Lance Hahn died almost three years ago. When I think of Lance, and I often do, a thousand things come to mind: post-modernism, kidney disease, Maximumrocknroll, record shopping, Hawaii, Tikki Tikki Tembo, The East Bay, Lookout Records, black and white anarchists, Winnie the Pooh, feminism, E.L.O., “The Churchies” and of course a recklessly torrent of vinyl that caused Lance himself to utter, “A lot of people write trying to keep track of all the fucking records we put out. I can't even remember."
I go through musical phases. I obsess over artists with a fanatic devotion to their own peculiar worldview, often at the expense of precise musicianship and commercial gain, people like TV Smith, Vic Bondi, Dr. Frank and as evidenced by this blog hundreds more . While such artists work with chords and couplets, they seem like novelists to me because of the narrative weight of their oeuvre.These obsessions of mine wax and wane and years later I’ll sit up and say, “Didn’t I own TV Smith’s first solo album and then sell it?” I've had a few Lance phases. The first was when I first fell under the spell of Lookout Records (I still have that yellow catalog when Lawrence Livermore said of the first Green Day single, “If this is "pop" then I say "yay!" let's fill up the top 40 airwaves with it”). Lance’s band, Cringer, had begun a stunning run of singles (the less said about their lone album – named after the touching children's story Tikki Tikki Tembo - the better) all of which I tracked down.
I saw Cringer in Minneapolis opening for Citizen Fish (Dick Lucas of the Subhumans, Culture Shock and Citizen Fish is another of those fanatically devoted artists). Lance and I ended up going record shopping together with some other Minneapolis folk. At Oarfolkjokeopus (take that spell check!) Lance bought an LP by The Ex and some metal album (though maybe I’m just remembering the Iron Maiden patch on his jean jacket). Lance proved to be another record geek and we all laughed the afternoon away.
I followed Lance's next group, J Church (still a pop-punk band but Pixiefied), at first but got lost in the discographical perversity. After the slow-grower Quetzalcoatl and the weaker Prophylaxis, I came to the glib conclusion that Lance was a singles artist. In a review for a now-forgotten band, Lance confessed that he’d been trying to write the perfect pop song (a dangerous confession in the pages of the staunchly underground Maximumrocknroll). I thought, “Really?” Then came (for me), the one-two punch of the over-stuffed singles comp, Nostalgic for Nothing (which held some of the greatest songs of that era period) and the first of the “British” albums, Arbor Vitae. Here was Lance (and his long-time partner Gardner) reaching for that perfection. Of course they missed but their greatest failures were filled with blazes of noise, which would all of a sudden melt away and reveal a shining chorus awash in melancholy and analysis. I stocked up on all those J Church album. (Appropriately, I bought up a stack on a visit to Berkley). Then the disappointing One Mississippi and the silences that followed Lance’s health problems caused me to lose track once again. Another singles comp (Meaty, Beatty, Shitty Sounding) brought Lance back into focus, as did the news that his health was failing.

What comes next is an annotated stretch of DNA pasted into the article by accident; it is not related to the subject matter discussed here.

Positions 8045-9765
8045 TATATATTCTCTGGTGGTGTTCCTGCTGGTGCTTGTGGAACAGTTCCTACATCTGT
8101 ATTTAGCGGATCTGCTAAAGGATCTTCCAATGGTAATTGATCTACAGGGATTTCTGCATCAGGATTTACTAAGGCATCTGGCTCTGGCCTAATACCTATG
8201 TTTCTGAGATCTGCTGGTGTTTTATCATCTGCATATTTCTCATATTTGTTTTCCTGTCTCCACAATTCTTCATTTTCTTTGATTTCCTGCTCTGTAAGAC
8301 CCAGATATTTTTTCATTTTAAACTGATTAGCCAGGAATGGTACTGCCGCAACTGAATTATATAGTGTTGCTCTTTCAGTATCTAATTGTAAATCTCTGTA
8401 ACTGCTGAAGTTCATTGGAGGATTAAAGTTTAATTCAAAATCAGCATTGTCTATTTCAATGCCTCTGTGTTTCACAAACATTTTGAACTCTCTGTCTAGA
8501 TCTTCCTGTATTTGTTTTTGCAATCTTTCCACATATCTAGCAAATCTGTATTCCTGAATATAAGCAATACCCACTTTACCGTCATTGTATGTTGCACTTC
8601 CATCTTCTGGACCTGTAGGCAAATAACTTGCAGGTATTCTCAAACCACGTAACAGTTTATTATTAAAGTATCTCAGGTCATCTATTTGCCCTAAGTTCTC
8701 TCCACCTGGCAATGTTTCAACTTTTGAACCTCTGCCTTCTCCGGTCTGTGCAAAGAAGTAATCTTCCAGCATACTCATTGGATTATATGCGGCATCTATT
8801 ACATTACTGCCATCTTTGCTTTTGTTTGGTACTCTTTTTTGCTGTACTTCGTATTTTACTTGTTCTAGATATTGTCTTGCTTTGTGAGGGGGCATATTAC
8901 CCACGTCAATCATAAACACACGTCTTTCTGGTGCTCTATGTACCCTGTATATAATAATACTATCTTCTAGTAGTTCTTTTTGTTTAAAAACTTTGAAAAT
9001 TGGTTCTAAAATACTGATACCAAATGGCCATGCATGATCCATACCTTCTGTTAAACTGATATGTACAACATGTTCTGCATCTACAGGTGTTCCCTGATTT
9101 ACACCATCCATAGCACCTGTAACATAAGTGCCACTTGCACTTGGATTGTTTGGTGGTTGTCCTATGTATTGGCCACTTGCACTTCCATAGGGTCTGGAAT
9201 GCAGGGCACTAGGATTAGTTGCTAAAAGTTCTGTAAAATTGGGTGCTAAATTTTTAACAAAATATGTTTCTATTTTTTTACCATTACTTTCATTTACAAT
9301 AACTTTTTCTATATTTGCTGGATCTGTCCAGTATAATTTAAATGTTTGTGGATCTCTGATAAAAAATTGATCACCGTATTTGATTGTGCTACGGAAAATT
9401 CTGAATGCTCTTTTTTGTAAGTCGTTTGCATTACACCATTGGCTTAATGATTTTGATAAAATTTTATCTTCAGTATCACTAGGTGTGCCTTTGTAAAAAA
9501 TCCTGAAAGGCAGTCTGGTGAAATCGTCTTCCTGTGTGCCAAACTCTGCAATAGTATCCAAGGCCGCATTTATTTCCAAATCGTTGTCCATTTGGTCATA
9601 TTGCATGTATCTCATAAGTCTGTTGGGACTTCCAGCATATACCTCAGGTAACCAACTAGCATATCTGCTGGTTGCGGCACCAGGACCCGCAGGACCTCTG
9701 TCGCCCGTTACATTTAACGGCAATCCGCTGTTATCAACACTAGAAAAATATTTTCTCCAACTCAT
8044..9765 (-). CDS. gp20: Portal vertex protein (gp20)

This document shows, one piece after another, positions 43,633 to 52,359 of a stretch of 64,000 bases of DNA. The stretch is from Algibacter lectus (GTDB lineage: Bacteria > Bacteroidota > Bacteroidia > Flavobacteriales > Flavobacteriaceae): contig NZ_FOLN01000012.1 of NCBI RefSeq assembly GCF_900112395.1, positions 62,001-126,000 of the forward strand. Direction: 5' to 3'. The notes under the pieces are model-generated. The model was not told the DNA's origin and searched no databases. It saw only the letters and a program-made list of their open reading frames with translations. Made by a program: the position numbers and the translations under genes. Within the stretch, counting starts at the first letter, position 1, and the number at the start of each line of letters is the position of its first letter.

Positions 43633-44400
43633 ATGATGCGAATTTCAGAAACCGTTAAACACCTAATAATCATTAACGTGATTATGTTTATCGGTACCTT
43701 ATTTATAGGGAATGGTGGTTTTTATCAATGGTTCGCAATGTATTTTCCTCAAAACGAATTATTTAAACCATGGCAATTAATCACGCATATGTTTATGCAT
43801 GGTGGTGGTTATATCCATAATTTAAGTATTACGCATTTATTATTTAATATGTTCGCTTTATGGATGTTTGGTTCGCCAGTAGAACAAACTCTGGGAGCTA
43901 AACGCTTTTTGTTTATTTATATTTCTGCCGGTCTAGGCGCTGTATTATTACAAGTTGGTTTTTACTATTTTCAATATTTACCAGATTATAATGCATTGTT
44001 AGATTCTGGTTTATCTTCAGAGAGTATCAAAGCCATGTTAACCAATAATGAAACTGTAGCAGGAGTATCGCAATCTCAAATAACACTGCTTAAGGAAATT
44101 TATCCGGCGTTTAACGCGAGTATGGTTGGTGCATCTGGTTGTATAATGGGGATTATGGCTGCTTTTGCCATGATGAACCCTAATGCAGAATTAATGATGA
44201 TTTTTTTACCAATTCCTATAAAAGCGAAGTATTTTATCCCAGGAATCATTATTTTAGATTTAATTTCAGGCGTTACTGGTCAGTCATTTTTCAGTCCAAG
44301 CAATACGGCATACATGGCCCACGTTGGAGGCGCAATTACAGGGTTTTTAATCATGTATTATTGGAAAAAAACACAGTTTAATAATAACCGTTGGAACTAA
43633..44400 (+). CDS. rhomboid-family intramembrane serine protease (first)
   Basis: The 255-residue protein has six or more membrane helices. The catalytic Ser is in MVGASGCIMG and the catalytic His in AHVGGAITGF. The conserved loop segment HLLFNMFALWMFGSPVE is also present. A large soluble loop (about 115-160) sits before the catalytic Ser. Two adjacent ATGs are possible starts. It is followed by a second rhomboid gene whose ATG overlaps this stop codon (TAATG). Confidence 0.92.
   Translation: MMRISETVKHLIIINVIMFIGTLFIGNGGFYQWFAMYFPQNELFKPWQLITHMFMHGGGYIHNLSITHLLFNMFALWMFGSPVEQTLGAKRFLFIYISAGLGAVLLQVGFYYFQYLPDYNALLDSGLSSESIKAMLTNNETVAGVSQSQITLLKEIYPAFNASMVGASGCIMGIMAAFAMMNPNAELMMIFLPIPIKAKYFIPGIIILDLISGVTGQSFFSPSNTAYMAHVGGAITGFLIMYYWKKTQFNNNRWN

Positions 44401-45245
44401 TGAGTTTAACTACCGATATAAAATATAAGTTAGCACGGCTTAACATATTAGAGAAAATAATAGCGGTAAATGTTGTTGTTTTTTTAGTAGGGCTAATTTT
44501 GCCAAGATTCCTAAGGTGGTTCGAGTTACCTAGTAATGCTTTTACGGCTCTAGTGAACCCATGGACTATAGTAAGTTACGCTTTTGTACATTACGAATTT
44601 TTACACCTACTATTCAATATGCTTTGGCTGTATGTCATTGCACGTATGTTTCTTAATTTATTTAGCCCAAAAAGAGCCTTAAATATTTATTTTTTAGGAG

I’ve never converted too many people to J Church but one friend fell in love with Cat Food another of those "British" album (it's the Brits who, for no clear reason, nicknamed them 'The Churchies') . That friend suffers from “kidney problems” as well. Except he has lived most of his life with no functioning kidneys at all. Space, and decency, do not allow for a description of the horrors of surgeries, dialysis and the wrenching decision to take the transplant. Of that, thus-far unsuccessful transplant, he remarked, with characteristic understatement, “Having a kidney is overrated.” Those blood infections that took Lance haunt my friend as well and our visits are rare and brief - we listen to music (sometimes it's those E.L.O. covers from Meaty, Beatty…) and talk in digressions. I hope he’ll get to hear some J Church today. And you will too and maybe you’ll lend a hand to Lance’s family and one of your own friends who is ailing.
In the image below Lance himself explains the nature of this long out-of-print compilation:
Link for J Church: The Ecstasy of Communication is in the Comments
Speaking of comments, What's your favorite Lance song or moment?
Support Lance's Legacy: J Church Homepage J Church MySpace J Church at No Idea J Church at Interpunk J Church at Amazon J Church at Wikipedia J Church at Discogs We Love Lance Hahn page
Lance Hahn obit at Pop Matters